The war consisted of thirty thousand egba fighters destroying much of the railway and telegraphs lines south of Abeokuta along with the killing of a European trading agent and a high-ranking Egba chief.
 
The incident was the culmination of the abrogation of Abeokuta's independence in 1918, and the introduction of direct taxation and forced unpaid labor in Abeokuta. There is a Village called Elere-Adubi where a priest and war lord Adubi, wage war with the British soldiers stoping the British soldiers taken the villagers for unpaid labor in Abeokuta
 
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The Somaliland Campaign - The Somaliland campaign of 1920 was the final British expedition against the Dervish forces of Mohammed Abdullah Hassan (often called the 'Mad Mullah' in English), the Somali religious leader.
 
Although the majority of the combat took place in January of the year, British troops had begun preparations for the assault as early as November 1919.
 
The British forces included elements of the Royal Air Force and the Somaliland Camel Corps. After three weeks of battle, Hassan's Dervishes were finally defeated, bringing an effective end to their 20 year resistance.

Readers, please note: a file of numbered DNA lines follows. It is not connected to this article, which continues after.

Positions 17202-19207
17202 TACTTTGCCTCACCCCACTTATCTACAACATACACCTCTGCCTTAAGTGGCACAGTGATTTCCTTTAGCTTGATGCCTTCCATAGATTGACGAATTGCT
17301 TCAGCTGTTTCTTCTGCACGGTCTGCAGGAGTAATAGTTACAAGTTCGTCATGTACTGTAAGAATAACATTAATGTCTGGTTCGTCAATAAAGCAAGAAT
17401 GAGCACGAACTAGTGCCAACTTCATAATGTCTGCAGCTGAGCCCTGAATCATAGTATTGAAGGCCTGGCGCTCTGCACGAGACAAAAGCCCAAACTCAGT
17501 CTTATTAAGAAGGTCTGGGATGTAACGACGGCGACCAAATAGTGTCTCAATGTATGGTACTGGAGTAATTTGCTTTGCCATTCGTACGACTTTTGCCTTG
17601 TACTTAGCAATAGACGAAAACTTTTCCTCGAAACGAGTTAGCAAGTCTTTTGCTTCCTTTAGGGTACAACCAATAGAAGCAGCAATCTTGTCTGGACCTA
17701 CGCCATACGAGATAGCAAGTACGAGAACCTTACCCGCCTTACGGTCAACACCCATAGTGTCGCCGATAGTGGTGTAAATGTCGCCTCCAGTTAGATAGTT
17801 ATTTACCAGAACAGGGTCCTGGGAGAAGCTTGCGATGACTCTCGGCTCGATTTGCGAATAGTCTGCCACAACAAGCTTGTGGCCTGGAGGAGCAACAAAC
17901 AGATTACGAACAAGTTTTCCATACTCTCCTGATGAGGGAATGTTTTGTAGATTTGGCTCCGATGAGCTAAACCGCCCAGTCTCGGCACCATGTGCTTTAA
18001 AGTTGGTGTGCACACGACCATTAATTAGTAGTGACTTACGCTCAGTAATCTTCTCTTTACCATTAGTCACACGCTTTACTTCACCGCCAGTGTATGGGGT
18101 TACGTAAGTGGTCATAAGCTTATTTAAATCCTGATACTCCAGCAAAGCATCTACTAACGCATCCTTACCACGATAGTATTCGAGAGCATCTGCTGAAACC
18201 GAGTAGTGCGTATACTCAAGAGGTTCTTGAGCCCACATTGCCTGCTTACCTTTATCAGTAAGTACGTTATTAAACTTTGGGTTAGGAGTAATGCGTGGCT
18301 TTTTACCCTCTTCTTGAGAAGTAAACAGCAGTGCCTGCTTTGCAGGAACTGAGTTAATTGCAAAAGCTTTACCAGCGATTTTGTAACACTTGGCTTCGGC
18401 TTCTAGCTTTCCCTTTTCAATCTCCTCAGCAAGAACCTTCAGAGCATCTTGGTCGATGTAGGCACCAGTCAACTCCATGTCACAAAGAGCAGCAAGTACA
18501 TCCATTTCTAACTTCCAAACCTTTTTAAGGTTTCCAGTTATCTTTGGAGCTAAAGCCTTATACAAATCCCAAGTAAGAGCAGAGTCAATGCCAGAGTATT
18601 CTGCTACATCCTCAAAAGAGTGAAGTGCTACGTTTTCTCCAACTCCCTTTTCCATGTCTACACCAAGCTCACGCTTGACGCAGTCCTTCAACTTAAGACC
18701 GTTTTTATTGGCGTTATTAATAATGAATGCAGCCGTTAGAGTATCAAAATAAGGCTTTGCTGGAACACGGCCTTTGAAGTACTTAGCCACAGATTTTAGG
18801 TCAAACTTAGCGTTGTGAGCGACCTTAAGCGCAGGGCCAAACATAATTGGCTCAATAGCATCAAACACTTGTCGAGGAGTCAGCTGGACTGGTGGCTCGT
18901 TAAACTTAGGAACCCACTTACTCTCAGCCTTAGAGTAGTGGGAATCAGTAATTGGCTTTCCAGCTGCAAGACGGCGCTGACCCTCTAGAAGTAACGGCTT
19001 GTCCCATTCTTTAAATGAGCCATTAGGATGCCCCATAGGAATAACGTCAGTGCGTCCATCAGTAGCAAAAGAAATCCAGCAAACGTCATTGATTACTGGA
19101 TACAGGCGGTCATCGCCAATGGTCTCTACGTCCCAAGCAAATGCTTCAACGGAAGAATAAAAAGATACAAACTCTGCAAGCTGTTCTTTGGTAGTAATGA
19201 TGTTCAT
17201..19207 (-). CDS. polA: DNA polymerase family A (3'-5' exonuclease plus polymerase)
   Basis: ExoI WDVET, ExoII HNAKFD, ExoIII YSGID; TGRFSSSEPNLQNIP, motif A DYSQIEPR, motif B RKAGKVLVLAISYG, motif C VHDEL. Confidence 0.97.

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The Kenya Emergency - The Mau Mau Uprising (also known as the Mau Mau Revolt, Mau Mau Rebellion and Kenya Emergency) was a military conflict that took place in Kenya between 1952 and 1960.
 
It involved Kikuyu-dominated criminal groups summarily called Mau Mau and elements of the British Army, the local Kenya Regiment mostly consisting of the British, auxiliaries and anti-Mau Mau Kikuyu. The capture of rebel leader Dedan Kimathi on 21 October 1956 signalled the ultimate defeat of Mau Mau, and essentially ended the British military campaign.
 
Mau Mau failed to capture widespread public support, partly due to the British policy of divide and rule, and the movement remained internally divided, despite attempts to unify its various strands. The British, meanwhile, could draw upon their ongoing efforts to put down another rebellion in Malaya.